But then Manila traffic may not be much compared to being General Manager for the South China Sea region of AIR FRANCE KLM, the biggest airline group in Europe. Their figures are staggering. Turnover this year was 23 billion euros, an increase of 7 percent compared to the year before, while net income was 1.24 billion euros, a 32 percent increase. “It’s getting from good to better to great,” states Sorial. “Results are very positive despite rising fuel surcharges and costs.”

This upbeat trend extends to the airline’s operations in the Philippines. Flying state-of-the-art Boeing 777-200s with audio/video-on-demand in every seat, KLM is the only airline that flies nonstop between the Philippines and Europe, capturing the highest market share.

Ihab Sorial. Photo by Richie Castro.

“The Philippines should really strive to get more airlines to come in and maintain the ones already here,” advises Sorial. “It’s always healthier for the industry and the country to have competition.”

During the photo-shoot for the magazine cover, the airline men all cast aside their professional rivalries and got along like good friends. “Although we are competitors, we still do like each other. It’s nothing personal. That’s really top-notch professionalism,” Sorial states admiringly.

International air travel is definitely one industry where one has to be adept at dealing with people of different cultures. Since their operations span the globe, airlines need a truly global perspective and attitude to rise above the pack. The successful merger of AIR FRANCE and KLM proves how unity in diversity is not such an implausible concept. As one group, two airlines and three businesses, each airline has retained its individual identity, trade name and brand, and respective hub.

“AIR FRANCE is French and KLM is Dutch, but it’s a nice combination,” says Sorial. “I’m Egyptian-American. So we really don’t distinguish between cultures or nationalities. To be honest, we really value everyone the same way. We do know that expats travel a lot, and they’re a market segment we value. But the best thing to do is to cater to everybody’s needs with the same passion, wherever they come from. Others may use the word ‘customer-passionate’, but we try to we transcend that, to go the extra mile, to do what matters.”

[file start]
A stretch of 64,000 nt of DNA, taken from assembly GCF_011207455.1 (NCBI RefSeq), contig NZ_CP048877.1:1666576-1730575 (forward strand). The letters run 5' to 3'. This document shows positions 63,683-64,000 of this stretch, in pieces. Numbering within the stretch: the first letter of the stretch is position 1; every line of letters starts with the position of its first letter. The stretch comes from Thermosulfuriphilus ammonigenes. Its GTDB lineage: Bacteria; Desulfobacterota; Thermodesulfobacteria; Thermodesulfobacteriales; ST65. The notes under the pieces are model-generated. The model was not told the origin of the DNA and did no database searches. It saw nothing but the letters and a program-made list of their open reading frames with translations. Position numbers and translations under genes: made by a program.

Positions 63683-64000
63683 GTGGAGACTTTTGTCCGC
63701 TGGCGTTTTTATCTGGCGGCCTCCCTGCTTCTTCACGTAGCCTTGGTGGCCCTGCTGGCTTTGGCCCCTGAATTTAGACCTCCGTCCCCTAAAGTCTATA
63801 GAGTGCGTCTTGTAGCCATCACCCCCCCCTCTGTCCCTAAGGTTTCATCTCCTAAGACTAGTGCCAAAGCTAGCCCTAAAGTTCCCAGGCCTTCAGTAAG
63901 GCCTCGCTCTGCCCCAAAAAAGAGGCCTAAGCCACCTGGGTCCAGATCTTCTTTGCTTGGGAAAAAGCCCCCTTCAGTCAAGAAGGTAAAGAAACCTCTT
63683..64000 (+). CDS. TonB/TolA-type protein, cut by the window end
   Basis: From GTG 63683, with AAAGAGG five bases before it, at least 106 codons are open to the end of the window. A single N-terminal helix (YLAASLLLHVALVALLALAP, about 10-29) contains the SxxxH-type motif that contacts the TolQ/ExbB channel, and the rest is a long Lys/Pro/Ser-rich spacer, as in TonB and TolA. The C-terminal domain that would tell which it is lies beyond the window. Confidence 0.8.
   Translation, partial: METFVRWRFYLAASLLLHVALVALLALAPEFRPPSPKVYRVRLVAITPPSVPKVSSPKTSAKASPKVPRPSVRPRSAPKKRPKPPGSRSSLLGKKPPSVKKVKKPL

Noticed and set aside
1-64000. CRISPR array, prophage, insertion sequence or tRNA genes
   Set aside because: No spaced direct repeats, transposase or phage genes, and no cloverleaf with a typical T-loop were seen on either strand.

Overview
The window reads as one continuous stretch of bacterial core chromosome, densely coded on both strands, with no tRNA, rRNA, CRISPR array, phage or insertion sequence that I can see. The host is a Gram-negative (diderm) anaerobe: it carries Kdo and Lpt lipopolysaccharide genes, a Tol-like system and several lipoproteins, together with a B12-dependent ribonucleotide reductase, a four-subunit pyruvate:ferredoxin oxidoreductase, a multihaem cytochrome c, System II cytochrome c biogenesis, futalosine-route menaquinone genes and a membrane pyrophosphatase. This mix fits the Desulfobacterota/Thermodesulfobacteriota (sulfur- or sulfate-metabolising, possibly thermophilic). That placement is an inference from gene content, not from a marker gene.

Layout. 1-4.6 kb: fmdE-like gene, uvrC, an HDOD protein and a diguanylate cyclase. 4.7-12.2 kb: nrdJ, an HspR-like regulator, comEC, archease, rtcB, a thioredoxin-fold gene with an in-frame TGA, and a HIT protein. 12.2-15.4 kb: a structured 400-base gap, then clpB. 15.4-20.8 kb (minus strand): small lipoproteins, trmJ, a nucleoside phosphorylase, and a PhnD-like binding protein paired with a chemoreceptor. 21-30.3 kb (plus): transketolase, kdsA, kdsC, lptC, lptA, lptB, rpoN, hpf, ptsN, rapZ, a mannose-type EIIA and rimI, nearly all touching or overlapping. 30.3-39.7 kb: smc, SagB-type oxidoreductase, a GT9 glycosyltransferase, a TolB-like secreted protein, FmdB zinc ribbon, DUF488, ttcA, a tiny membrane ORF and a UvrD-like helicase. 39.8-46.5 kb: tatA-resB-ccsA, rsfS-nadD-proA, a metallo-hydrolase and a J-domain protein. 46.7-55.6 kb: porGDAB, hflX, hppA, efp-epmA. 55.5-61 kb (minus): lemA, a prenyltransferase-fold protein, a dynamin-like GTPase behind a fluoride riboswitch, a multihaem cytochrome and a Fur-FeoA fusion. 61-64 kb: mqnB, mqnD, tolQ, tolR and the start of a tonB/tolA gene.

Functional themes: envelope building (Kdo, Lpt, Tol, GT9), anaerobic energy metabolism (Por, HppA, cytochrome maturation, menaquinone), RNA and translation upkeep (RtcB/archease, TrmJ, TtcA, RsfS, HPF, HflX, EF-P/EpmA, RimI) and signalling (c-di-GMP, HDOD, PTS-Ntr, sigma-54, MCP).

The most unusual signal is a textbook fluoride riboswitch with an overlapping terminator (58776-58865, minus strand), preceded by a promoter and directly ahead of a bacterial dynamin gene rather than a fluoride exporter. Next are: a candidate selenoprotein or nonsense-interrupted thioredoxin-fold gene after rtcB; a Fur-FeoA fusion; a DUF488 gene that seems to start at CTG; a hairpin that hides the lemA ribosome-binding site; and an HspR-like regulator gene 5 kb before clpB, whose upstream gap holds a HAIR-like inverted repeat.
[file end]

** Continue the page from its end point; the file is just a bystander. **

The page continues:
It’s this passionate approach to his work that shows why Sorial was entrusted with such an important position at the airline. During his stint in Bangkok he oversaw the first integrated region in the entire world for AIR FRANCE KLM, while Manila is one of the first countries in the world where the two airline titans merged operations.

Having lived and worked in seven countries and been in charge of more than 15 territories over the past 13 years, Sorial is the consummate pro when it comes to intercultural relations. “In business, we may not always agree on the right ways of doing things. It’s not always easy to build a consensus. But we all share some of the same values, such as the value of common sense.”

Sorial believes in respect, transparency and clear communication as the ingredients for a successful organization, especially in a merger. He stresses how success depends on a company’s people and their convictions. As a manager, his greatest motivator to do well is the team of people he oversees.